Delivering Interim Services

June 24, 2011

It is flawed logic to set an interim manager’s fee based on the pro-rata of a permanent employee’s base salary

Compiled by the Institute of Interim Management

When businesses look for an interim manager, they sometimes mistakenly value the ‘interim day-rate’ based on the pro-rata cost of an ‘equivalent’ permanent. An interim manager is not an ‘agency temp’.

This worked example shows why:

On top of an (example) £80,000 base salary, add company NI, benefits costs and variable employment costs. Then, factor in all the holidays, bank holidays, sick days, jury service, training days, burst boilers and compassionate leave days that you pay for. The following figures are approximate, but give a good sense of what your employees actually cost you:

Employee base pay (example) £ 80,000 100%

Company national insurance (limits apply. Rounded) £ 8,000 10%
Car allowance £ 6,600 8%
Medical, life insurance and other benefits £ 3,300 4%
Employers’ pension contributions (often higher or ‘final salary’) £ 6,600 8%
Bonus and other incentives (can be much higher) £ 12,000 15%
Employee holidays & absences (52 days not worked, but paid for) £ 16,000 20%

Total costs to the business for 208 days worked: £ 132,000 165%
Total cost to the business for each employee working day: £ 640 0.79%

Employers offering ‘pro-rata’ employee base-pay rate to an interim manager are offering a rate of only c.60% of the ‘equivalent’ employee’s package. That strategy significantly reduces the likelihood that a genuine professional interim manager or executive will express interest in your assignment. Once below a ‘daily-rate’ of 0.8% of ‘equivalent’ employee annual base pay, an interim manager would actually be providing services to you below ‘cost-price’, as they cover their own business costs.

Any ‘savings’ on engaging a ‘cheap interim’ may be swallowed up in time delays and recovery costs if the assignment is not implemented properly or if the ‘cheap interim’ leaves you in the lurch.

The actual value of professional interim managers and executives:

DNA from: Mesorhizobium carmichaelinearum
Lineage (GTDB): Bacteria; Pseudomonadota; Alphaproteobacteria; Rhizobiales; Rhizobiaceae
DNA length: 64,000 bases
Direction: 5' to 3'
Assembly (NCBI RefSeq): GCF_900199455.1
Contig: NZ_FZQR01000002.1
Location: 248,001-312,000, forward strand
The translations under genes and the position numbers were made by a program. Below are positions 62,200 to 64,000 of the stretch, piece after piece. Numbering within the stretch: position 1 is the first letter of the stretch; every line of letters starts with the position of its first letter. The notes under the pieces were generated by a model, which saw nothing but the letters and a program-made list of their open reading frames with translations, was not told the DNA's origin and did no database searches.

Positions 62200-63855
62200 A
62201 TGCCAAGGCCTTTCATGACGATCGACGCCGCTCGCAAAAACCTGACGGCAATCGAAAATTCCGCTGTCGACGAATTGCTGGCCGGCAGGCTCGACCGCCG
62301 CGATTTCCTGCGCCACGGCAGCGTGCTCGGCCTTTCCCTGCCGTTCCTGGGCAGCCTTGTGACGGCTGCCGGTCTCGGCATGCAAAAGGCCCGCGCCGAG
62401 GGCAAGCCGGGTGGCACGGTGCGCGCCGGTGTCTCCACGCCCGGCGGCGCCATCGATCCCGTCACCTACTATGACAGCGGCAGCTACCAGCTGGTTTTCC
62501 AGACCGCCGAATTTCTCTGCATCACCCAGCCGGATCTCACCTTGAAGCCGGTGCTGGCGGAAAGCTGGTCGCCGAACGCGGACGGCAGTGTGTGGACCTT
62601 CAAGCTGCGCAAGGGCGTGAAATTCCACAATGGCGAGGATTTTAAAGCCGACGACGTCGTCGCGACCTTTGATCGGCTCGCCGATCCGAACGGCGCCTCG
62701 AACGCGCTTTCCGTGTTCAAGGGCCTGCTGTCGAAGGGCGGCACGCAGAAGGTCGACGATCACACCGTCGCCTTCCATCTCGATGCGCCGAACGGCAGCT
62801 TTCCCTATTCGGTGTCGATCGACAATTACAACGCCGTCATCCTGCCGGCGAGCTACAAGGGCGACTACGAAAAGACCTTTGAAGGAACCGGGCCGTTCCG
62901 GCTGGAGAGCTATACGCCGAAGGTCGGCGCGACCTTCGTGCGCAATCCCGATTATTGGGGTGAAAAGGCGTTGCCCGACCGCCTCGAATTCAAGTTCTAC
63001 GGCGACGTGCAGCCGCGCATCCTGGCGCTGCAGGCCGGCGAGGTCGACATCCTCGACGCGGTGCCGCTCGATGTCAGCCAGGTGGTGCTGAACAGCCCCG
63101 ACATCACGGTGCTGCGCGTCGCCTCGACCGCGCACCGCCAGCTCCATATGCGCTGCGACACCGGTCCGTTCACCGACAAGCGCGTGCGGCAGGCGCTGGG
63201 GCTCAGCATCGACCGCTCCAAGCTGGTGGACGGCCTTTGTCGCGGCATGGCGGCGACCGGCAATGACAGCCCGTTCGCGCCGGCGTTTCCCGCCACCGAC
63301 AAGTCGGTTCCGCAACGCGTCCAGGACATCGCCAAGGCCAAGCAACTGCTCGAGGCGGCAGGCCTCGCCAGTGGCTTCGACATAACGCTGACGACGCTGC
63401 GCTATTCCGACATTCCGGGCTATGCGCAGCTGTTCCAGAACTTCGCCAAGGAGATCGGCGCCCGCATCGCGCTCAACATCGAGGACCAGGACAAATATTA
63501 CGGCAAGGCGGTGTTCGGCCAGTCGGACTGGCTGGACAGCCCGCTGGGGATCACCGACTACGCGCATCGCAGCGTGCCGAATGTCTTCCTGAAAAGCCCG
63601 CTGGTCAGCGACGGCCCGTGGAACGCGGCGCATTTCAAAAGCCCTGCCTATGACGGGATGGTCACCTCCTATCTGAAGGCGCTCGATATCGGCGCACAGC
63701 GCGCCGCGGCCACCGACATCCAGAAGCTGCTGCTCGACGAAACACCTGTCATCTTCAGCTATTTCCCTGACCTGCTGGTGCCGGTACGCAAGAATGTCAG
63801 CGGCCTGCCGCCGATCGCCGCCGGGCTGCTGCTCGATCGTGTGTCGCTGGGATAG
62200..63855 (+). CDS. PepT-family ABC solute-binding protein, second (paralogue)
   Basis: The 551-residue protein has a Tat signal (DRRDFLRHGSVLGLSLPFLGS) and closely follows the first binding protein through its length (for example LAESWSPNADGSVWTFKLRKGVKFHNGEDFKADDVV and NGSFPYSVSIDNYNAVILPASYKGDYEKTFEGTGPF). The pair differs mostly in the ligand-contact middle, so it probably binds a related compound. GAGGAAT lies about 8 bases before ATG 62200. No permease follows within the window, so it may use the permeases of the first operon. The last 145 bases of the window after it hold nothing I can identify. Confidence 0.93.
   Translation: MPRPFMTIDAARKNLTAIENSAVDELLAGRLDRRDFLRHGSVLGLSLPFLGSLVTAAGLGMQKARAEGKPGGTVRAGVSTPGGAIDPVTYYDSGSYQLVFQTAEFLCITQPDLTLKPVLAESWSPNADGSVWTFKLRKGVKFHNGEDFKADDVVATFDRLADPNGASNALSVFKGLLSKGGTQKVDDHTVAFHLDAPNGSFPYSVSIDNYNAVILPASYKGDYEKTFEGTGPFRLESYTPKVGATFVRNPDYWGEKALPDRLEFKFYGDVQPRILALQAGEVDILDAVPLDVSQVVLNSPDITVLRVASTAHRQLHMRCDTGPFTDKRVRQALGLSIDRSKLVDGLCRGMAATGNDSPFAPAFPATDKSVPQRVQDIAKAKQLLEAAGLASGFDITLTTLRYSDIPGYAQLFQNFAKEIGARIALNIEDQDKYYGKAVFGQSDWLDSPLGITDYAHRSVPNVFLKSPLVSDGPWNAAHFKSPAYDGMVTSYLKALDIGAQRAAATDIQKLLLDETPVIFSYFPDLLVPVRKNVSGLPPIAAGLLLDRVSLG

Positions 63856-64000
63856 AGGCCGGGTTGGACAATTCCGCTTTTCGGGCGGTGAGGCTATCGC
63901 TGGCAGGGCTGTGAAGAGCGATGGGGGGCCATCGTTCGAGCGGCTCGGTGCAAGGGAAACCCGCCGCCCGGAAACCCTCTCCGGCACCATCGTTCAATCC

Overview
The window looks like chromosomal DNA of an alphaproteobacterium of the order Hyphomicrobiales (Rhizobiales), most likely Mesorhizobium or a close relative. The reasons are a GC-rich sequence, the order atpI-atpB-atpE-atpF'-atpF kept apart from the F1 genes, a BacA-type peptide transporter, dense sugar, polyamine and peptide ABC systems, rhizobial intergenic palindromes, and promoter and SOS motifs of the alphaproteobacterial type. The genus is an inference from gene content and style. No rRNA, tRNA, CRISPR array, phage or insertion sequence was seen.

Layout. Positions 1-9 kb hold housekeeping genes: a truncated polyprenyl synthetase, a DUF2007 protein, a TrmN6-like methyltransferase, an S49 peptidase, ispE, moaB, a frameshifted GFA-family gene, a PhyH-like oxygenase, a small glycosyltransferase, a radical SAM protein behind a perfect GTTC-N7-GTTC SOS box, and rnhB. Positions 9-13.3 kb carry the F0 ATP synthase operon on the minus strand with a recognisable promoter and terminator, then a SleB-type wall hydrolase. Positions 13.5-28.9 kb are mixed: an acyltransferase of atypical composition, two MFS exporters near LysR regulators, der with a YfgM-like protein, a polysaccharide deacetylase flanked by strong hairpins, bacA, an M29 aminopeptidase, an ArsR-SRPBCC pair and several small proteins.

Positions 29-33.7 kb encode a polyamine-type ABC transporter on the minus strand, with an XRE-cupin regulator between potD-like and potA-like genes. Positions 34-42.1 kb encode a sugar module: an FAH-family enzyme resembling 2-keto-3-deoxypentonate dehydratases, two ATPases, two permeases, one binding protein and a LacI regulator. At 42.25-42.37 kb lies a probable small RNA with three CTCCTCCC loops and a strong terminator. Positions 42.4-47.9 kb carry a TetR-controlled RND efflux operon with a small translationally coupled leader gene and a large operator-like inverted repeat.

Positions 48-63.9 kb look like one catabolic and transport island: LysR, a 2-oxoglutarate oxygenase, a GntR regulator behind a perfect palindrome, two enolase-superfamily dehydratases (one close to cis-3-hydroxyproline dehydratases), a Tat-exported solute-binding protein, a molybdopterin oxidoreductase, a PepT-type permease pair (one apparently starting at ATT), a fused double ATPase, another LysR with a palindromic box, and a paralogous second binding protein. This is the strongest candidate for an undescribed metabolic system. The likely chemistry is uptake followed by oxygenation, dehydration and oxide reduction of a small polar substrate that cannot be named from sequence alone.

Engage in a fee discussion on the basis of the added value that interim managers offer through:

• Return On Investment – delivery of a solution that gives real benefit to the client
• Speed – being quickly available and able to make an impact quickly
• Expertise – being sensibly over-qualified with a wealth of skills and knowledge
• Objectivity – outside of company politics with a business focused perspective
• Accountability – being instrumental in an assignment’s successful delivery
• Effectiveness – with the authority and credibility to effect significant change or add value
• Commitment – a professional interim approach to deliver then exit in a good way

For real added value, don’t use an ‘agency temp’ pay calculation to attract a professional interim manager. They offer ‘Expertise as a Service’ and handle ‘Business as Unusual.’

[This common sense explanation © Institute of Interim Management (IIM) may be freely reproduced and used, with due credit, to explain interim management (03/ 2011) ]

To the IIM’s model, the DeliveryDemon suggests adding the following factors:

  • Recruitment of a permanent employee may have associated search costs
  • When the services of a permanent employee are no longer required, there are costs associated with redundancy
  • An interim takes responsibility for their own professional development whereas with an employee there are costs for training and time away to train